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According to Louis Armstrong, “When you’re smiling, the whole world smiles with you.” While this may be an exaggeration, smiling is contagious. About 50% of people respond to a smile with a smile—that is a lot of smiling. Why are so many people smiling? Because smiles are powerful. Smiling can improve your social life and your physical and emotional health. Read on to learn how.

Social Benefits of Smiling

  • Smiling makes you appear more attractive. This is particularly true of women.
  • People who smile look younger. Smiling is a natural way to lift your face which can leave you looking up to three years younger.
  • People who smile are considered more trustworthy.
  • Smiling encourages empathy. People are kinder to others who are smiling.
  • Smiling makes you appear confident and approachable which can lead to success in the workplace.
  • Smiling can make an awkward situation easier to handle. If you make a mistake or find yourself in an embarrassing situation, smiling is likely to garner you a more lenient response from others.

Physical and Emotional Benefits of Smiling

Physical and emotional health are inseparable. Your body uses hormones as signals. Hormones regulate your metabolism, your sleep cycle, and your immune system. They affect your heart rate, blood pressure, reproductive health, and your mood. Emotional responses result in the release of hormones so emotions have a very real effect on your body. Studies have suggested that people who smile may even live longer.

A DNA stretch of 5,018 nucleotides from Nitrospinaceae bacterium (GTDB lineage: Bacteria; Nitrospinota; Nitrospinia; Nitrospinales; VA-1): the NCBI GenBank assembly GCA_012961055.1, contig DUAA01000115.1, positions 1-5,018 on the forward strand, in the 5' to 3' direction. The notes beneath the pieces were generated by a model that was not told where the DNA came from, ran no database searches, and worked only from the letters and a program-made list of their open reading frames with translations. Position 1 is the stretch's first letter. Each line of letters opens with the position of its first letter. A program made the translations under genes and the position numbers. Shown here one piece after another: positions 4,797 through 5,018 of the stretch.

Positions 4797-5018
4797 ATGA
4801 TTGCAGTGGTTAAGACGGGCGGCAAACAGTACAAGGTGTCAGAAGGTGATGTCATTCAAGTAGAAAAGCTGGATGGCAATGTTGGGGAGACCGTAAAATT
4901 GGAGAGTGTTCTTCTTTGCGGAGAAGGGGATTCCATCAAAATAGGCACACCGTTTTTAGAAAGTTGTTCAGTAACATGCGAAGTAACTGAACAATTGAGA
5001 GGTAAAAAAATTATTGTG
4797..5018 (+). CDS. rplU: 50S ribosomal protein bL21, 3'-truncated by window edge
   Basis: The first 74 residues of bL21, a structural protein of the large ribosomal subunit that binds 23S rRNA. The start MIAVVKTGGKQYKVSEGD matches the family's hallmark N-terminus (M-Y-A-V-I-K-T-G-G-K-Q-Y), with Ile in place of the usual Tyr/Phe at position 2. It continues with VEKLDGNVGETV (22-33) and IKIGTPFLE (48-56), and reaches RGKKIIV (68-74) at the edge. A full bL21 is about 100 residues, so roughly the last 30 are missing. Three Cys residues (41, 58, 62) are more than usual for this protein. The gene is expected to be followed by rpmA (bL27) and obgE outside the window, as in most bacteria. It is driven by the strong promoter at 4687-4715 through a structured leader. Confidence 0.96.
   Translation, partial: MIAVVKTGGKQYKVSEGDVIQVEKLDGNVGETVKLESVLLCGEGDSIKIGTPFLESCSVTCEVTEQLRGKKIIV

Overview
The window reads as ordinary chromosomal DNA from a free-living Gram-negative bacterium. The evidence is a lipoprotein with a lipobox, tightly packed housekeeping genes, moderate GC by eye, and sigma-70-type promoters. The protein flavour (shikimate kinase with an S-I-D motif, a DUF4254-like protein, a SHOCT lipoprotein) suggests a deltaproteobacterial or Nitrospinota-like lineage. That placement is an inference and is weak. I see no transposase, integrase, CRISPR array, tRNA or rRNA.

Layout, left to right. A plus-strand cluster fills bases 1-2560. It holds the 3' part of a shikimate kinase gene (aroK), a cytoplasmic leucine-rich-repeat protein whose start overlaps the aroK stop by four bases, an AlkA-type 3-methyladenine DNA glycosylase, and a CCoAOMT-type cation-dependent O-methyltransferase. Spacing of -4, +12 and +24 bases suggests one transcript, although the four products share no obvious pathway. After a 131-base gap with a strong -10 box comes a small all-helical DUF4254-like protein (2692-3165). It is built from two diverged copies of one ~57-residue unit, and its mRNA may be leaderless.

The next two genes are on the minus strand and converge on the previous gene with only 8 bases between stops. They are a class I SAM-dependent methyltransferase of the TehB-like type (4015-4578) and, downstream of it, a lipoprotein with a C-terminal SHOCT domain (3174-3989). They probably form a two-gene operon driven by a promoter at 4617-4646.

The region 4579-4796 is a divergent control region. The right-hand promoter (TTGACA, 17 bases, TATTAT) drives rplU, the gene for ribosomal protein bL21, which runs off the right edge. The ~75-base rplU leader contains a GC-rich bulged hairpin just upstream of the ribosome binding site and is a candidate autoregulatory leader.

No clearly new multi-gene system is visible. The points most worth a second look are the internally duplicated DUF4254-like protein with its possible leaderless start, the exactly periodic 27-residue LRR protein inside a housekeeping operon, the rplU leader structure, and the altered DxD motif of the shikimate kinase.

When you smile, your body releases endorphins. You may be have heard of endorphins before—they are the reason you feel so good after running or working out. Endorphins are powerful hormones—here are a few things they do:

  • Endorphins are natural pain killers, so laughing at yourself when you fall down won’t just ease your embarrassment, it will ease your pain
  • Endorphins also contribute to a better mood.
  • Endorphins help your body reduce stress.

One of the biggest reasons smiling is powerful is that it reduces stress. When you are stressed, your body releases a hormone called cortisol. Although cortisol is sometimes necessary, most of the effects of cortisol are things we want to eliminate. Cortisol increases blood pressure and weakens the immune system. When you smile, endorphins are released and cortisol is reduced.

Stress can make it difficult for your mind to focus. When you are very stressed, your body goes into fight or flight mode. Cortisol levels are increased and your attention in narrowed—your body is focused on surviving. Smiling reduces stress which in turn widens your attention.

How to Make Sure Your Smile Stays Stunning

Now that you know about all the benefits of smiling, you probably want to start doing more of it. But what if you are self-conscious about your smile? Don’t miss out on all the amazing benefits of smiling, take action instead.

  • Brush and floss your teeth every day.
  • Ask a cosmetic dentist about safe ways to whiten your teeth.
  • Visit your dentist at least once a year for a check-up and cleaning.
  • Avoid eating sugary food, and steer clear of beverages that are full of sugar.
  • Wait 30 minutes after eating to brush your teeth so that your saliva can neutralize the acid in your mouth.
  • Get advice from places like Sierra Dental. A dentist can explain all your options, help you correct mistakes, and give you the tools you need.
  • Eat dairy products and other foods with lots of calcium to protect and strengthen your teeth.

Take great care of your smile so you can wear it proudly and reap all the social, emotional, and physical benefits of smiling.

Author Byline

Michael David is a freelance blogger who is interested in many topics including healthy living.